Master: Peaberrys head barista Jess Marjoribanks. Picture: Jonathan CarrollPeaberrys Coffee Roasters, 81 Maitland Rd, Islington. Mon-Fri: 7am-3:30pm, Sat: 8am-1pm.
Longevity is not a word that is often associated with players in the competitive game of Newcastle coffee. Some names have remained famous but so many more stars have faded as quickly as they have appeared.
Among the small number of stayers, Peaberrys has cultivated a coffee following that is as strong as any other. Since first selling beans from the Growers Markets 18 years ago, this roasting house, retailer, café and barista school has not merely survived but continued, year by year, to evolve into something bigger.
You only need to walk through their doors in Islingtonto appreciate the style and the scale of this coffee enterprise.
When I meet Peaberrys founder and head roaster Adrian Rigon he appears alongside what look like enormous hessian sacks suspended from the ceiling. In these he stores his green beans which willbe roasted on site, only metres behind where he is standing. On the other side of these beans is a cupping room and barista training facility. It opens up onto an area that stocks anextensive range of house roasted blends and every imaginable piece of brewing equipment.
Where I sit down for a short black and a piccolo, almost the entirePeaberrys process, from green bean to cup, can be appreciated from my vantage pointnear the front window.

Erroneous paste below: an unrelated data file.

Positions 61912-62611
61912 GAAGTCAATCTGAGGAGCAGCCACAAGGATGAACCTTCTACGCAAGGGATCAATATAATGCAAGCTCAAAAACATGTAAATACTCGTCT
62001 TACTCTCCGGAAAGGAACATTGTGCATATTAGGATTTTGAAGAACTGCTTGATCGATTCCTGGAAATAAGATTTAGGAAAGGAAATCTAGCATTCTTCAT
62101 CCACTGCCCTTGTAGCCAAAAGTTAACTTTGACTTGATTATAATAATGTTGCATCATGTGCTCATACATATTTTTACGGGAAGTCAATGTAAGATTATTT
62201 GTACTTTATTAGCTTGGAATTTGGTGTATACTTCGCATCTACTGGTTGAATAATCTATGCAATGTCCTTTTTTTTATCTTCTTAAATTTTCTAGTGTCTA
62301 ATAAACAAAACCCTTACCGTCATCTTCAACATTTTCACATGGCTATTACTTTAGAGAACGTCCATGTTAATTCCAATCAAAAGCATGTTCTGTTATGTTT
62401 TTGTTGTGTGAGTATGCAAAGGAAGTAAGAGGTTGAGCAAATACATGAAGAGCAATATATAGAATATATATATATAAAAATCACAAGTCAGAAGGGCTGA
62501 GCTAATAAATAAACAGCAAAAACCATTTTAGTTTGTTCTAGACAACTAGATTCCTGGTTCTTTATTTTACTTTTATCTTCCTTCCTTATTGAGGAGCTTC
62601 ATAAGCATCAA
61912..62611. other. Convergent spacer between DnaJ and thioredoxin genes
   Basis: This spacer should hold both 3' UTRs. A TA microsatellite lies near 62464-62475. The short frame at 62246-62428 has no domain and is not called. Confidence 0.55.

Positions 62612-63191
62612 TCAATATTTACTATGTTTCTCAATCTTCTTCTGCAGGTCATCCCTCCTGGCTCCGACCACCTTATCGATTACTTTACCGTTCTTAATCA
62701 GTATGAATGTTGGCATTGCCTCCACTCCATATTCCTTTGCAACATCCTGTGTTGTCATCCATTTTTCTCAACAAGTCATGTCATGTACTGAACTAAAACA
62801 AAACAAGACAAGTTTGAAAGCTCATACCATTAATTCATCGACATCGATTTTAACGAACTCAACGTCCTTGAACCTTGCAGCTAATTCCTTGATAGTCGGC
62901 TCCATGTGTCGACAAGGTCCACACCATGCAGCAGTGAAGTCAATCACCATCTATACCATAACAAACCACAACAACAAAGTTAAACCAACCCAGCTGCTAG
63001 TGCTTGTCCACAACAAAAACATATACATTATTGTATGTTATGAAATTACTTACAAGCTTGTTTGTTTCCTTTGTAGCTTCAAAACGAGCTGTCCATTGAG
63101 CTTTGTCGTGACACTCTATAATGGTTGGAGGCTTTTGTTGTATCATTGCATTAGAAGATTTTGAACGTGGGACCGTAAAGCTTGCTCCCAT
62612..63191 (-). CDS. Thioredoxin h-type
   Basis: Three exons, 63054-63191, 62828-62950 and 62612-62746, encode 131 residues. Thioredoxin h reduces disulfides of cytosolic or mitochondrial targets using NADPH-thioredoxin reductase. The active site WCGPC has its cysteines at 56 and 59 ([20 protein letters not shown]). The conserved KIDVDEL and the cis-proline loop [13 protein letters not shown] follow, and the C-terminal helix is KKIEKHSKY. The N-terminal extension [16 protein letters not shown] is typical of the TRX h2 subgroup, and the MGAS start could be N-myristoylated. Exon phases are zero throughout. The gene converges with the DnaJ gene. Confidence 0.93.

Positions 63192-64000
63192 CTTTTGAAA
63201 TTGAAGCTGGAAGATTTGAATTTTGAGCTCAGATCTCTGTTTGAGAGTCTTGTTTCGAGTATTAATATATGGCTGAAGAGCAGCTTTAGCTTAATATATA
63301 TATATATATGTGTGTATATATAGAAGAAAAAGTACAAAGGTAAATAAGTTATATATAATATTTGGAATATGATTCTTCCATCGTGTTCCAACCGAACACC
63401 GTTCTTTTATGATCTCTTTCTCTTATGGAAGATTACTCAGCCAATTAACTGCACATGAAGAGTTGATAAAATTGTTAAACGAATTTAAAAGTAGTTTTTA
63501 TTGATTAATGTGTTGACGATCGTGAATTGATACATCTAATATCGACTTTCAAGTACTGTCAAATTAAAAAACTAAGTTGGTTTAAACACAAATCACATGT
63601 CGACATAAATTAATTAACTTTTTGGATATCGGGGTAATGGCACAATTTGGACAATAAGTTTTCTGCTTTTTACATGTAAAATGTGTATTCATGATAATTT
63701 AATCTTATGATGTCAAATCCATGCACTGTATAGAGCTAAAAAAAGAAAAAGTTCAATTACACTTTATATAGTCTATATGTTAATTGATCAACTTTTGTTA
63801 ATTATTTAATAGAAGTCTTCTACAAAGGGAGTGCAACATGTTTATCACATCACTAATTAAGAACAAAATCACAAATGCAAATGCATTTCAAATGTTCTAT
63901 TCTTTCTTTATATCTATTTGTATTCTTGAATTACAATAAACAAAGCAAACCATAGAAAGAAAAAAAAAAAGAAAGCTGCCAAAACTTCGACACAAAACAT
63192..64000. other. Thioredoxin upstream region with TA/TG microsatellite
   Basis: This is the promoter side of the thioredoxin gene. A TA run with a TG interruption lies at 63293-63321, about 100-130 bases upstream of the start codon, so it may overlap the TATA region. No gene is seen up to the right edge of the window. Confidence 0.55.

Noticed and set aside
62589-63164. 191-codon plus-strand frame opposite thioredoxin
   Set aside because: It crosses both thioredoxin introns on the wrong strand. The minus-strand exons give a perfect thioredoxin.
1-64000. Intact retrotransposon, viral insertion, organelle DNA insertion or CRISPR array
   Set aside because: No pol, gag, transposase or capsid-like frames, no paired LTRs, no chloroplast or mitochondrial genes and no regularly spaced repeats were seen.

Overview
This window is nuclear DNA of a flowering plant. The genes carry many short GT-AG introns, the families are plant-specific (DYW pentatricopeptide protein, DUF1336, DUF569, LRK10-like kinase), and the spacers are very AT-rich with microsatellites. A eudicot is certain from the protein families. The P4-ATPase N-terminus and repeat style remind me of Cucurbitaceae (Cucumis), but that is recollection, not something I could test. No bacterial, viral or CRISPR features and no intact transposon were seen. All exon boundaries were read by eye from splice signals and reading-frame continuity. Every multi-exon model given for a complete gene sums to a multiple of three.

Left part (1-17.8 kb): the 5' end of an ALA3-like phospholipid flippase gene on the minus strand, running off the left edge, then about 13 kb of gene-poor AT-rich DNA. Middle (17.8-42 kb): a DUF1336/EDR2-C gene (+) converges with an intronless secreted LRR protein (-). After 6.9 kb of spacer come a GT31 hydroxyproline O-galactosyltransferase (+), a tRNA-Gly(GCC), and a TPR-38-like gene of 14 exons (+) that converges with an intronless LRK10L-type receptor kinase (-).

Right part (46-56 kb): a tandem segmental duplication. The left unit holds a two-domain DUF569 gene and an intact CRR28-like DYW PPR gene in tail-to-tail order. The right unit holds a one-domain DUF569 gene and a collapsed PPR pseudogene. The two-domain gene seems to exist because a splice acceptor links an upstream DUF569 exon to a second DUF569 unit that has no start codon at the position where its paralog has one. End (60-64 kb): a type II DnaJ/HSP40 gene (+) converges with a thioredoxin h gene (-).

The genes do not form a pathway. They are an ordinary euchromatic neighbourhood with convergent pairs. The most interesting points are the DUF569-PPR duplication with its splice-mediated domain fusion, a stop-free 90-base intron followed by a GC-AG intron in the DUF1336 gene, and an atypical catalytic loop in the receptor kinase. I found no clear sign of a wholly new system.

As Rigonexplains, the design of the café and the roastery reflects his commitment to opening up the experience to the customer.
“As a coffee business we have committed ourselves to transparency in here” Rigon says.
“The more the customer can see and learn about our coffee, the more distinctive their experience will be.”
From one of the most professionally appointed coffee bars in the city, where every temperature and dose is measured and digitally controlled, head barista Jess Marjoribanks can pour any coffee you have never heard of. Clever drippers.Nitros.Mocca Masters.Tweaked Colombian Decafs. All served every day from their self-described “Cellar Door” of site-roasted beans and blends.
If you stand by the bar for long enough, you might find yourself holding a Colombian. Freshly poured filter that is.
Or if it is a slightly less adventurous espresso that you favour, Peaberrys are currently running the Black Betty and Gamble St blends. In my short black the Gamble St was bright with lighter, fruity tones and a nicely rounded, even sweeter finish.
The piccolo complemented the Black Betty perfectly – a milk-based coffee for a darker roasted blend that ends with an intensely rich, dark cherry aftertaste.